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Implant-based Breast Reconstruction After Nipple-sparing Mastectomy: A Comparison Between 1 and 2 Stages

Duraes, Eliana F. R. MD, PhD; Scomacao, Isis MD; Xia, Thomas BS; Younis, Joseph BS; Wyrick, Jonathan BS; Bernard, Steven MD; Schwarz, Graham S. MD; Moreira, Andrea MD

Plastic and Reconstructive Surgery - Global Open: August 2019 - Volume 7 - Issue 8S-1 - p 17
doi: 10.1097/01.GOX.0000584284.37875.87
Breast Abstracts

Cleveland Clinic, Cleveland, OH

This is an open-access article distributed under the terms of the Creative Commons Attribution-Non Commercial-No Derivatives License 4.0 (CCBY-NC-ND), where it is permissible to download and share the work provided it is properly cited. The work cannot be changed in any way or used commercially without permission from the journal.

BACKGROUND: Nipple-sparing mastectomy (NSM) is reserved for patients who meet specific criteria to optimize considerations in the oncologic domain and reduce complications.1 Trend toward the development of more broader reconstructive indications for NSM is directly related to patient demand and the possibility to achieve a better esthetic outcomes.2 Several studies have demonstrated the safety of this procedure in patients with increased risk factors.3,4 Well-selected high-risk patients can safely undergo NSM and implant reconstruction in 1 stage or 2 stages.

PURPOSE: To compare risk factors and complications in patients after NSM and implant-based breast reconstruction.

METHODS: A retrospective chart review was performed in a tertiary institution from 2016 to 2018. All patients who underwent NSM followed by 2-stage or direct-to-implant (DTI) reconstruction had their information collected per reconstructed breast. Patient demographics, previous surgeries, smoking status, radiotherapy history, surgical information, and postoperative complications (delayed wound healing, dehiscence, mastectomy flap necrosis, and infection) were collected.

RESULTS: A total of 217 breasts were analyzed: 110 (50.69%) underwent DTI and 107 (49.30%) 2-stage reconstructions. DTI group had patients with slightly older age (48.88 ± 12.78 versus 45.31 ± 10.8; P = 0.02), higher body mass index (27.35 ± 5.97 versus 24.89 ± 4.95; P = 0.001), higher mastectomy weight (455.62 ± 229.05 g versus 372.213 ± 213.06 g; P = 0.006), and higher ptosis grades (P = 0.010). The groups were similar for smoking status, history of radiation, and prophylactic mastectomy. DTI group had more prepectoral reconstructions than TE group (65 [59.09%] versus 22 [20.56%]) and used acellular dermal grafts more frequently (110 [100%] versus 83 [77.6%]) (P < 0.001). There were no significant differences in complication rates between the groups (28.97% versus 33.63%; P = 0.47) and reoperation rates (12.14% versus 15.45%; P = 0.56). Number of revision surgery was similar between both groups (P = 0.17). The number of surgeries required on the entire reconstruction process was bigger on the 2 stages group 2.48 ± 1 versus 1.4 ± 0.75 (P < 0.001). Successful implant-based reconstructions were achieved in 90.81% on TE group and 96.36% on DTI group (P = 0.121).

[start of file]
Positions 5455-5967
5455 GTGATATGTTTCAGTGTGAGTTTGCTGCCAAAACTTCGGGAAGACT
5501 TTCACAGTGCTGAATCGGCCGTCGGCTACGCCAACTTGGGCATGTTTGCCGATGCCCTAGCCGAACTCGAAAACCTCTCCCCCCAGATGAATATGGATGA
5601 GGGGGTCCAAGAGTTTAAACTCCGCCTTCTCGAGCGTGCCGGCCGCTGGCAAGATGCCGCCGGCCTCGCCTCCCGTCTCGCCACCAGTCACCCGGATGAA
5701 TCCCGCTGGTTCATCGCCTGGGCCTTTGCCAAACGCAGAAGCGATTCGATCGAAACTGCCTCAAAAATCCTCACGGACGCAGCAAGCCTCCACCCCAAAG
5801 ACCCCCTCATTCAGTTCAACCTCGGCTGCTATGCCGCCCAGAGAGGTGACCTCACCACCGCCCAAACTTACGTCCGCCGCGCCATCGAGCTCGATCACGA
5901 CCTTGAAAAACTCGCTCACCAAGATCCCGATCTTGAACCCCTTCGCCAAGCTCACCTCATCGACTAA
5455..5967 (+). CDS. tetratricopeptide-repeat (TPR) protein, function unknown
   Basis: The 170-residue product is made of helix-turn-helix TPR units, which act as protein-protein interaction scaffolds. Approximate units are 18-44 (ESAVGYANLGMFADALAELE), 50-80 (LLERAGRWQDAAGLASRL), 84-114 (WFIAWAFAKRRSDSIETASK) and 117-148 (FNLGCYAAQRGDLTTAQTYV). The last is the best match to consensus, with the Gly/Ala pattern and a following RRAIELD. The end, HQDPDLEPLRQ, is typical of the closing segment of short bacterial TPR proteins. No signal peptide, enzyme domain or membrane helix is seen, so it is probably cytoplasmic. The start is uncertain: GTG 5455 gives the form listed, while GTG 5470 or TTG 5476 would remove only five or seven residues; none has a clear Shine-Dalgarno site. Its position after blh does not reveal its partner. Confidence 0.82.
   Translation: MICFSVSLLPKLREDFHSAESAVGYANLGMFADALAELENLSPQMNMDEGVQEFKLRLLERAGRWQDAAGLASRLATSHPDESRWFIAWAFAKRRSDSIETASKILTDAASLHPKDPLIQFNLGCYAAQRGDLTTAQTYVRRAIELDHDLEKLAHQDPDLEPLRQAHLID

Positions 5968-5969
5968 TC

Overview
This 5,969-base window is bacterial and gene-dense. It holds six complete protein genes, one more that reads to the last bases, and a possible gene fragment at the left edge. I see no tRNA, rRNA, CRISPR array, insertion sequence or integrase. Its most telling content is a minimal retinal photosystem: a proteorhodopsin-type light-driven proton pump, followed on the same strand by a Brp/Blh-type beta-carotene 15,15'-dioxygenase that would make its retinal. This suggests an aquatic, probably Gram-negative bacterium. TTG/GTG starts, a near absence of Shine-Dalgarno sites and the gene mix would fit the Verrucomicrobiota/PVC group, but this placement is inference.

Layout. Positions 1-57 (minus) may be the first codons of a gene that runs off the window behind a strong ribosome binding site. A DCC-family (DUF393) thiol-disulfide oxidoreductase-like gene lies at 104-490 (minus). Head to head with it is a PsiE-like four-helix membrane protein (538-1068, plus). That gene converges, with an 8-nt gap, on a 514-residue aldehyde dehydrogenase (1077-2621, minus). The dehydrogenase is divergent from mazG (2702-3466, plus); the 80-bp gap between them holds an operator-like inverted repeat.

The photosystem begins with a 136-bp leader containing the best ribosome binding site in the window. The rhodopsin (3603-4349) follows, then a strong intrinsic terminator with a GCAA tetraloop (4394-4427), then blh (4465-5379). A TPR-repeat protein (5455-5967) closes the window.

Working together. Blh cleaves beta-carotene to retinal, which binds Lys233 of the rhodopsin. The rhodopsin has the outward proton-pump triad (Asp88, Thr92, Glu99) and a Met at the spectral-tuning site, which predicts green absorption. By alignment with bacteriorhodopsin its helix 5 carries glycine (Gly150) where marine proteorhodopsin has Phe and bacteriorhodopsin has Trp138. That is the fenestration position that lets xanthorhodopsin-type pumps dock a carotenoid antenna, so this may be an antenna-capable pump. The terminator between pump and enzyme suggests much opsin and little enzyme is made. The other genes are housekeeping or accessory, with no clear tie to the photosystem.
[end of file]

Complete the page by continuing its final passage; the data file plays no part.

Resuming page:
CONCLUSION: Implant-based breast reconstruction after NSM can be successfully achieved in 1 or 2 stages with similar rates of complication, reoperation, and revision. The patients who underwent DTI reconstructions had similar rates of successful reconstructions despite the higher body mass index, older age, higher mastectomy specimens’ weights, and higher preoperative ptosis grades.


1. Spear SL, Willey SC, Feldman ED, et al. Nipple-sparing mastectomy for prophylactic and therapeutic indications. Plast Reconstr Surg. 2011;128:1005–1014.

2. Pontell ME, Saad N, Brown A, et al. Single stage nipple-sparing mastectomy and reduction mastopexy in the ptotic breast. Plast Surg Int. 2018;2018:9205805.

3. Schwartz JC. A new approach to nipple-sparing mastectomy and reconstruction in the high risk ptotic patient. Plast Reconstr Surg Glob Open. 2018;6:e1779.

4. Jadeja P, Ha R, Rohde C, et al. Expanding the criteria for nipple-sparing mastectomy in patients with poor prognostic features. Clin Breast Cancer. 2018;18:229–233.

Copyright © 2019 The Authors. Published by Wolters Kluwer Health, Inc. on behalf of The American Society of Plastic Surgeons. All rights reserved.